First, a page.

This week, many around the world will celebrate Valentine’s
Day by giving a gift to show their appreciation to someone special. The origin
of Valentine’s Day is not exactly known, though many believe Valentine was one
of three saints who were martyred for their beliefs. Others say that the church
used the day of Saint Valentine’s martyrdom to Christianize an old Roman
But it was not until the Middle Ages that February 14 became
associated with love. In fact, the oldest known valentine still in existence
today is a poem written in 1415 by Charles, Duke of Orleans, to his wife while
he was imprisoned in the Tower of London. (The greeting is now part of the
manuscript collection of the British Library in London, England.)
While the history of the day proves interesting, the real
focus should be on what the day is about: letting those closest to you know how
much they mean to you. It’s good to have one day that brings this to our
attention. But Valentine’s Day should be a special reminder of what should be
done daily, not just once a year.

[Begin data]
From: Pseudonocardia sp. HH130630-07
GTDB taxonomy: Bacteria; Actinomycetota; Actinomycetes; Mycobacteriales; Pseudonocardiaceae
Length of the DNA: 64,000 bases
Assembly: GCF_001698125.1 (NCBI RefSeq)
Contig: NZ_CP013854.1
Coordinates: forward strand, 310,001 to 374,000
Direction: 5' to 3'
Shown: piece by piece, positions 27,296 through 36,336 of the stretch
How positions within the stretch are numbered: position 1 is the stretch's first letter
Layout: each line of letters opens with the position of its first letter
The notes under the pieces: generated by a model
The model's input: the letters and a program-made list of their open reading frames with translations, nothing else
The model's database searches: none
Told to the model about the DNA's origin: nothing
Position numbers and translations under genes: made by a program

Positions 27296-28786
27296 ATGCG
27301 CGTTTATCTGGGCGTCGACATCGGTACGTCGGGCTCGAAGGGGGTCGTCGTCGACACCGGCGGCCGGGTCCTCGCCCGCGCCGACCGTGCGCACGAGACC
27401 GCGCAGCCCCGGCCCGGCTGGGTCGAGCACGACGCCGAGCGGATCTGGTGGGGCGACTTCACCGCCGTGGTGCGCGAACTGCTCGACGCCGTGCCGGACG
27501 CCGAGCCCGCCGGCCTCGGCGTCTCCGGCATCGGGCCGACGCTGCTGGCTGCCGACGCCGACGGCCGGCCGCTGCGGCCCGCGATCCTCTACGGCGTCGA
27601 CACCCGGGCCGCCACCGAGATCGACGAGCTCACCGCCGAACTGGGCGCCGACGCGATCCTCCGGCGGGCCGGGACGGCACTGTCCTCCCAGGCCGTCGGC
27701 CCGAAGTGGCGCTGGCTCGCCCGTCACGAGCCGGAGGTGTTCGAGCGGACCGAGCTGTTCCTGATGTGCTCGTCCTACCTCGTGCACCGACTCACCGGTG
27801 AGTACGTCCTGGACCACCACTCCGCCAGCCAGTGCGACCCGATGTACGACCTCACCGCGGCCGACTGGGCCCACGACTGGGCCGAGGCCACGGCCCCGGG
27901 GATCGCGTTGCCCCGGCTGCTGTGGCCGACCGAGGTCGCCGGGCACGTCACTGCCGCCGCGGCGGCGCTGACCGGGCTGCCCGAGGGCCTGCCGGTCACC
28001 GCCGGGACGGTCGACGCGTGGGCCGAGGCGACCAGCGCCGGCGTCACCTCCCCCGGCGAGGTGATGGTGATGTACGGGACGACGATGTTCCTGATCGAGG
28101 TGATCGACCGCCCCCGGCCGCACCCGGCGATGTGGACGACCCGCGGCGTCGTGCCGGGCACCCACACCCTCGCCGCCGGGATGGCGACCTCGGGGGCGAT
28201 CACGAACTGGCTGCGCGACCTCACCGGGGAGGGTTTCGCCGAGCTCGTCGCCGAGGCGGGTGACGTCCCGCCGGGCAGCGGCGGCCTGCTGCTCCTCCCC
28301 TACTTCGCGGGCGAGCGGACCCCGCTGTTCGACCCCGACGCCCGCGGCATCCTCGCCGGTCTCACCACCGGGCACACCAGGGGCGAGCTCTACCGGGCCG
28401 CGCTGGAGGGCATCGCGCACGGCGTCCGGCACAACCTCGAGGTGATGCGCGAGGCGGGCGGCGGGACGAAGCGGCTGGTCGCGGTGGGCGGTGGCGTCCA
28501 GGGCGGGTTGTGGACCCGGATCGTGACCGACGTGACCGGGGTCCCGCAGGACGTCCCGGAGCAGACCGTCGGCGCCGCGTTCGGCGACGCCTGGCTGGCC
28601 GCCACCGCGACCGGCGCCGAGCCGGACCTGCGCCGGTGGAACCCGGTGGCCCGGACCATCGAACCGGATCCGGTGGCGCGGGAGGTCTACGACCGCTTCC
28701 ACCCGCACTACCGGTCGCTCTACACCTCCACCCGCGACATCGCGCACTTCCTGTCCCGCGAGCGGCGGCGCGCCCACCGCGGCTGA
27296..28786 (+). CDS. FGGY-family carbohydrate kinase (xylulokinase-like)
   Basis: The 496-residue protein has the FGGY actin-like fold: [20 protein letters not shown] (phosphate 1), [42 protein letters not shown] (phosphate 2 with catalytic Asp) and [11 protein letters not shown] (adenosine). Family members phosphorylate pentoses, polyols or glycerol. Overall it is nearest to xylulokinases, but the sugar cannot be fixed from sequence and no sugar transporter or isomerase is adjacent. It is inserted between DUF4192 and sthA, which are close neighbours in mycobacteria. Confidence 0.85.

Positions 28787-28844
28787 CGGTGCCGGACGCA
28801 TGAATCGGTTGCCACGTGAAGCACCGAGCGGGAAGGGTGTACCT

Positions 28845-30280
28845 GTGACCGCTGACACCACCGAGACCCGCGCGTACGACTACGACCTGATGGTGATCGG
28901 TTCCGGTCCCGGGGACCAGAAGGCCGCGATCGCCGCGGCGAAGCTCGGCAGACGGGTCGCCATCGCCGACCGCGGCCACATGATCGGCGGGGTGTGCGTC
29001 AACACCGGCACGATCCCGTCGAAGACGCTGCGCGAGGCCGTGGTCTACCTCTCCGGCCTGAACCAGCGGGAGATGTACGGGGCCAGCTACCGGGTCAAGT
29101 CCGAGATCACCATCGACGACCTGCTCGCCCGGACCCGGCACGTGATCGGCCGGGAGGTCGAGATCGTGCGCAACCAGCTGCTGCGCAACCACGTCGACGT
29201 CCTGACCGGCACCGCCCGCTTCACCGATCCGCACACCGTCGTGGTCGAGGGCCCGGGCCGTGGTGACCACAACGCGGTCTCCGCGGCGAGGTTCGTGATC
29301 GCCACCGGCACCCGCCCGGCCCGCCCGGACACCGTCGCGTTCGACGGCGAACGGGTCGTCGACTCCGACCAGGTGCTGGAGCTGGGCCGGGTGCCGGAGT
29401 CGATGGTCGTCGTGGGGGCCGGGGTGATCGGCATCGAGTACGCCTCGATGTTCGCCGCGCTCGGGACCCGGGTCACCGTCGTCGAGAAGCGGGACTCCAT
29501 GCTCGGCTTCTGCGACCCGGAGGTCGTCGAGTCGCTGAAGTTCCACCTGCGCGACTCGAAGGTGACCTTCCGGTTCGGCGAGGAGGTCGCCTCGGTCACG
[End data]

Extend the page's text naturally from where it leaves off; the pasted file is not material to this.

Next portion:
Sincere affirmation and appreciation are becoming a lost art
among many today (including Christians). We are quick to sing songs of praise
during our worship services, but neglect to give honor and praise to those we
love – our spouses, children and extended family.
Our Father in heaven sets a good example of affirming his
love for us through the words of his apostle Paul.
For I am convinced that neither death nor life, neither
angels nor demons, neither the present nor the future, nor any powers, neither
height nor depth, nor anything else in all creation, will be able to separate
us from the love of God that is in Christ Jesus our Lord. (Romans 8:38-39)
Can you imagine the response if you shared a similar
Valentine’s Day message with those you love on a much more frequent basis?
Enjoy the holiday with those closest to you by doing something special, but
more importantly, reassure them of your love daily. And also remind them of God’s
great love for them. They may be your “Valentine,” but first and foremost, they